Aristide Pompasse is dead. But the evil in the great artist’s soul still haunts the vineyards and lurks in the corners of his Tuscan villa. Known as much for his fabulous portraits as his penchant for young mistresses, Pompasse had not let anyone go until Charlie, his young wife, had managed to escape.
Now Charlie is back, to lay old ghosts to rest, to find the answers to who she was, to make peace with her past and her future. And there is no room in that peaceful future for a dangerous man like Connor Maguire.
Maguire knows what he wants. He is about to break the biggest story of his life – Pompasse’s murder – and damn anyone who gets in his way. So why can’t he keep his eyes and his hands off the old man’s widow?
In the old house, where murder is a whisper away, and desire a dance in the moonlight, nothing is quite as it seems…
Some spoilers ahead!
Jace: This book exasperated me quite a bit but nowhere as annoying as Nightfall and Moonrise. It started off as quite maddening, but the second-half suddenly tickled my funny bone! I’m sure it wasn’t meant to be amusing but the way the characters behaved and how the plot unfolded were superficial and much too convenient.
Mel: Yeah, this was bad but not as bad as Nightfall or Moonrise. I found the whole thing quite silly and unbelievable. Why, oh why, would all these young beautiful women go with that old man? I get that he was famous and artistic, but still...
Jace: Exactly! All those women, young enough to be his granddaughters, just literally fell at that old goat's feet! I found it hard to believe how those women (including Charlie) put up with that manipulative, womanizing old goat. He didn't treat them very nicely either.
The only thing I liked about this story was the setting, the beautiful Tuscan countryside. The imagery wasn’t strong but whatever there was, was enough to carry me to the locale.
Mel: Yes, the setting at the villa was lovely. Stuart is very good at putting the reader in the setting.
Jace: The first-half of the book was irritating – we spent way too much time in Maguire’s (hero) head. It was long-winded … he thought and thought, and he repeated his thoughts all over again. *sigh* Why was he even attracted to the frigid ice queen, Charlie (heroine), was beyond me. He was supposed to be this heartless, world-weary and war-toughened SOB, but he couldn’t stop looking out for, and taking care of, her. His toughness and devil-may-care attitude seemed only a posturing.
Mel: Usually what I like about her heroes is their aloofness and not knowing what their motivations are. Are they good guys or bad; with Stuart it's usually a mixture of both. Here, I didn't get that vibe from Maguire. That was disappointing as I read her for her bad boy heroes.
Jace: I agree with you about Maguire not being aloof or ambiguous enough. He was a quasi-bad boy. I read Stuart primarily for her bad boys too.
Charlie. Heh. I didn’t feel very much for her – perhaps the author overdid her frigidity? She was a distant character – not unlikeable, just someone I couldn’t be bothered about if she got killed in the next instant. She was wound up so tight, her emotions and behaviour so tightly controlled, and she came across as so bloody perfect and magnanimous. Then she changed overnight – after three orgasms with Maguire, no less – that was really funny to read about. Overnight, she grew a temper, became a tigress (in the sex department) and patched things up with mommy dearest (after all those estranged years).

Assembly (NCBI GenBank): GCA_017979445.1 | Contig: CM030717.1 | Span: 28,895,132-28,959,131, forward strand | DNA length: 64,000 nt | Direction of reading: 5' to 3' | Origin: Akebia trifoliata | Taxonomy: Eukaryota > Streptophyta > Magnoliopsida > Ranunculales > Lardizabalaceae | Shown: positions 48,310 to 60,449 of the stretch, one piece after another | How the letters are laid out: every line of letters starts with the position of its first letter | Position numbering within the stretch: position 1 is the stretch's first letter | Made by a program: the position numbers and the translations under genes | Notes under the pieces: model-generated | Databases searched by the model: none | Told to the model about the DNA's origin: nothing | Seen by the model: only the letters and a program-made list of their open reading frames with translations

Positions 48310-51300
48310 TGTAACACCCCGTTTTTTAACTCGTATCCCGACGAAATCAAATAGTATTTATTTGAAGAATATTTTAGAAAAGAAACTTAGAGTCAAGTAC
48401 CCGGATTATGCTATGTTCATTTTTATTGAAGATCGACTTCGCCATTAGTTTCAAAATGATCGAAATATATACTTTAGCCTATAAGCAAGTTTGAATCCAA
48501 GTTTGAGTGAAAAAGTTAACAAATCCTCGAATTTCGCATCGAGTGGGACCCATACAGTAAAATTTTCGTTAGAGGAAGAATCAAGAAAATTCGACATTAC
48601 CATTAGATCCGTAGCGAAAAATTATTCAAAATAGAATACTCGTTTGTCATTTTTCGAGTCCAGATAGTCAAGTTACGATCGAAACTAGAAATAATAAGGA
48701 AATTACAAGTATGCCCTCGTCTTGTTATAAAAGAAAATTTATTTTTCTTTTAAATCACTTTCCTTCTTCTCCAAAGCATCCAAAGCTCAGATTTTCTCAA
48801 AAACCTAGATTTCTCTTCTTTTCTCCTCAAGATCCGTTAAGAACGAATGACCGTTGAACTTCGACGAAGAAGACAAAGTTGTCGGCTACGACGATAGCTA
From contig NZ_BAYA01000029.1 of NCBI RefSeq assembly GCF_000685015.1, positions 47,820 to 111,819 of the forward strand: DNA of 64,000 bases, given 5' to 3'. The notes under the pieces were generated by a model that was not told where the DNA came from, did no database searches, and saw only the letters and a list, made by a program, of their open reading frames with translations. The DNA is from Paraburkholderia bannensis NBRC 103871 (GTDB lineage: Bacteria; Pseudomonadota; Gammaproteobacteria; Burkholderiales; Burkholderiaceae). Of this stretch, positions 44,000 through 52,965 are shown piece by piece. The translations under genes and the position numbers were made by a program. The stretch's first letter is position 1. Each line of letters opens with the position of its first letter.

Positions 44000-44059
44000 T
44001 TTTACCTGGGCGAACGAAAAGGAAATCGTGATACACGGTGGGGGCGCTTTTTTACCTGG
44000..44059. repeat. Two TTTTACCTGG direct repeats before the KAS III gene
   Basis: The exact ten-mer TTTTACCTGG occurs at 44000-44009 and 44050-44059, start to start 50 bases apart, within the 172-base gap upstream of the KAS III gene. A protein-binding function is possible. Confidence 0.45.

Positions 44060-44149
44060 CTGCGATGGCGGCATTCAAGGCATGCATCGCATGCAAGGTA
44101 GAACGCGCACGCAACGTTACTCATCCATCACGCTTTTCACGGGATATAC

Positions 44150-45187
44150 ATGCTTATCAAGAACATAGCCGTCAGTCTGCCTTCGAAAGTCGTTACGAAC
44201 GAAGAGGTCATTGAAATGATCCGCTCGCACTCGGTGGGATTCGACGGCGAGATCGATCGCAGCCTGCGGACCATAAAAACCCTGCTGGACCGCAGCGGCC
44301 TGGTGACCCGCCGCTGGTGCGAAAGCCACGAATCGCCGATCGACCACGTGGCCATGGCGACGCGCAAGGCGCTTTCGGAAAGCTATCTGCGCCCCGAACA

Mel: *Sigh* Charlie, I didn't like. She was such a doormat and frankly, a bit TSTL. I didn't buy her transformation either.
Jace: The identities of the murderer and the accomplice were quite predictable, in that I did suspect them, although I couldn’t guess at their motives. The ignorance of the accomplice’s partner was pathetic – to be at their side the whole time and never suspected anything?
Mel: I was actually a bit surprised at who the murderer was. I second what you said about the accomplice's partner being in the dark about certain activities ... dumb! Plus, how could the accomplice live with herself knowing what the murderer had done?
Jace: The accomplice’s head was real messed up, that’s what.
Another funny thing. When the church collapsed, it fell on everyone except those three characters – that really tickled me pink! LOL
Mel: That worked out just perfectly, didn't it? LOL How very convenient.
Jace: I spotted an inconsistency as to how many years Charlie had left Pompasse. Throughout the book, it was mentioned five years. On page 60, “She had lent Charlie her own money to make her escape that night seven years ago.” At first, I thought perhaps Charlie ran away twice – once seven years ago, only to return to Pompasse; then again two years later, this time for good. But no … she had left only once, right?
Mel: I think she only left once, unless I missed something. I missed that mess up – whether it was five years or seven. By that point, I just wanted to be done with the book.
Jace: My rating is 2.5 out of 5. Problematic – may struggle to finish. Sensuality: Warm
Mel: I gave it a 2.5/Warm as well.